Wednesday , March 3 2021
Home / Tim Worstall /Hayek was right about the National Health Service

Hayek was right about the National Health Service

Summary:
No, not that we’d all become slaves the moment that the NHS tottered into action. Not that he said that anyway - rather, that once health care was politically delivered then health itself was going to become a political matter. George Monbiot complaining about this in his column:A recent study shows that diseases mostly afflicting women tend to receive less funding than those mostly affecting men. Scientific effort is also, to a large extent, a function of the effectiveness of patients’ campaigns.When medical care is run by the political system then of course politics will determine what is treated and how. When medical research is allocated by politics then political power will determine what gets researched.The problems with Monbiot’s complaint is that this is the world that those on the

Topics:
Tim Worstall considers the following as important:

This could be interesting, too:

Mises Institute writes PC 101: What’s Woke In English Is Sexist in Spanish

Mises Institute writes Rothbard’s Underappreciated Contributions to Public Goods Analysis

Mises Institute writes The Economics and Ethics of Government Default, Part II

Mises Institute writes The Special Understanding of Entrepreneurship by Americans of the Austrian School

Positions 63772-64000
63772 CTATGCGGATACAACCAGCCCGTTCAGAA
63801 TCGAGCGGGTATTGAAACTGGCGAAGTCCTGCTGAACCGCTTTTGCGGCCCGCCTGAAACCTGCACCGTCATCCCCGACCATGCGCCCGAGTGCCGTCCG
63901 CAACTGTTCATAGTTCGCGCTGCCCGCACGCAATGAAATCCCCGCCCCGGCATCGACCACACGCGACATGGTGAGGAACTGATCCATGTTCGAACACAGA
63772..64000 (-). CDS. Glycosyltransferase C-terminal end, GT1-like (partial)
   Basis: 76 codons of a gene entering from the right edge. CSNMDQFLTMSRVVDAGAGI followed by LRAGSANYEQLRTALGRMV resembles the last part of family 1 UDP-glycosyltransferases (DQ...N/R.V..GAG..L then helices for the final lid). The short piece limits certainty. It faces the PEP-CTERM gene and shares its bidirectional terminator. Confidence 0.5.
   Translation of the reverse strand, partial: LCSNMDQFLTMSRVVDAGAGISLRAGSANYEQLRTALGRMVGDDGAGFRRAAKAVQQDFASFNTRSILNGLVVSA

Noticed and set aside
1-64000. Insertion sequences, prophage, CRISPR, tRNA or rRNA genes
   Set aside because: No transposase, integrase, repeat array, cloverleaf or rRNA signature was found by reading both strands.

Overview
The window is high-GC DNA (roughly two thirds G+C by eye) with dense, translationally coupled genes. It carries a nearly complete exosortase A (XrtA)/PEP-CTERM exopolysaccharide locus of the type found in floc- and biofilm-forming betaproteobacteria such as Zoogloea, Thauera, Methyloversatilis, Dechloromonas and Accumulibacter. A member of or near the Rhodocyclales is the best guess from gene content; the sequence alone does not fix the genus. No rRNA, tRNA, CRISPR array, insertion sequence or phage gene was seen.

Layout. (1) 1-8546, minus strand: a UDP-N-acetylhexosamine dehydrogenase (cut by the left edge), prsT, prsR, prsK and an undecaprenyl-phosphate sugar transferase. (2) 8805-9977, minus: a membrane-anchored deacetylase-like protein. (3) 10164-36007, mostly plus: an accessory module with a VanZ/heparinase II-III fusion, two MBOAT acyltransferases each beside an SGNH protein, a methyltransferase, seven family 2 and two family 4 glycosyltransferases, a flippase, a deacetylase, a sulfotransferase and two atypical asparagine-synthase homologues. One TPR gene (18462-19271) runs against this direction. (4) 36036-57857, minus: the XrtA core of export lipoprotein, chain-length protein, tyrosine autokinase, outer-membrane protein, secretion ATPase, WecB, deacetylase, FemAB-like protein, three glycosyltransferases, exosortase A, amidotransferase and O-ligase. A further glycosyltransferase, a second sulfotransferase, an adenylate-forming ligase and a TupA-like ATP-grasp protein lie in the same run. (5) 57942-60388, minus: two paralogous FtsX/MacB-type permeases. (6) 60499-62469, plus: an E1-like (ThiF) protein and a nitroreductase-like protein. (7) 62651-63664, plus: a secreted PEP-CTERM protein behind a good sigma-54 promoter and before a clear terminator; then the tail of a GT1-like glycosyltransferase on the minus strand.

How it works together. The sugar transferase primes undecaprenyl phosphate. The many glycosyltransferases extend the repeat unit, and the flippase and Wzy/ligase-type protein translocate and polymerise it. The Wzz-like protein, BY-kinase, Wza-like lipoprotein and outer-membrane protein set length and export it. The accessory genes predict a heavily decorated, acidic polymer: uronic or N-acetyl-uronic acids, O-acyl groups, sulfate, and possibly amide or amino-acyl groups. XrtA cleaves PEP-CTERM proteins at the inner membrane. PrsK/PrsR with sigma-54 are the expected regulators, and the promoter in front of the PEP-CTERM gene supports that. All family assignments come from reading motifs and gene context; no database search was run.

No, not that we’d all become slaves the moment that the NHS tottered into action. Not that he said that anyway - rather, that once health care was politically delivered then health itself was going to become a political matter.

George Monbiot complaining about this in his column:

A recent study shows that diseases mostly afflicting women tend to receive less funding than those mostly affecting men. Scientific effort is also, to a large extent, a function of the effectiveness of patients’ campaigns.

When medical care is run by the political system then of course politics will determine what is treated and how. When medical research is allocated by politics then political power will determine what gets researched.

The problems with Monbiot’s complaint is that this is the world that those on the left desire. That all of these things be allocated by the political system. Therefore, of course, it is going to be political power - threats to vote or not vote, campaigns to whip up the populace, the clamour of public politics that is - which will determine investigation.

Why, that is, is the complaint about the world they themselves have created? Or even, how dare they complain about political allocation when they campaign for political allocation?

Media enquiries: 07584 778207 (Call only, 24 hour)

Tim Worstall
Tim Worstall is a British-born writer and Senior Fellow of the Adam Smith Institute. Worstall is a regular contributor to Forbes and the Register. He has also written for the Guardian, the New York Times, PandoDaily, the Daily Telegraph blogs, the Times, and The Wall Street Journal. In 2010 his blog was listed as one of the top 100 UK political blogs by Total Politics.

Leave a Reply

Your email address will not be published. Required fields are marked *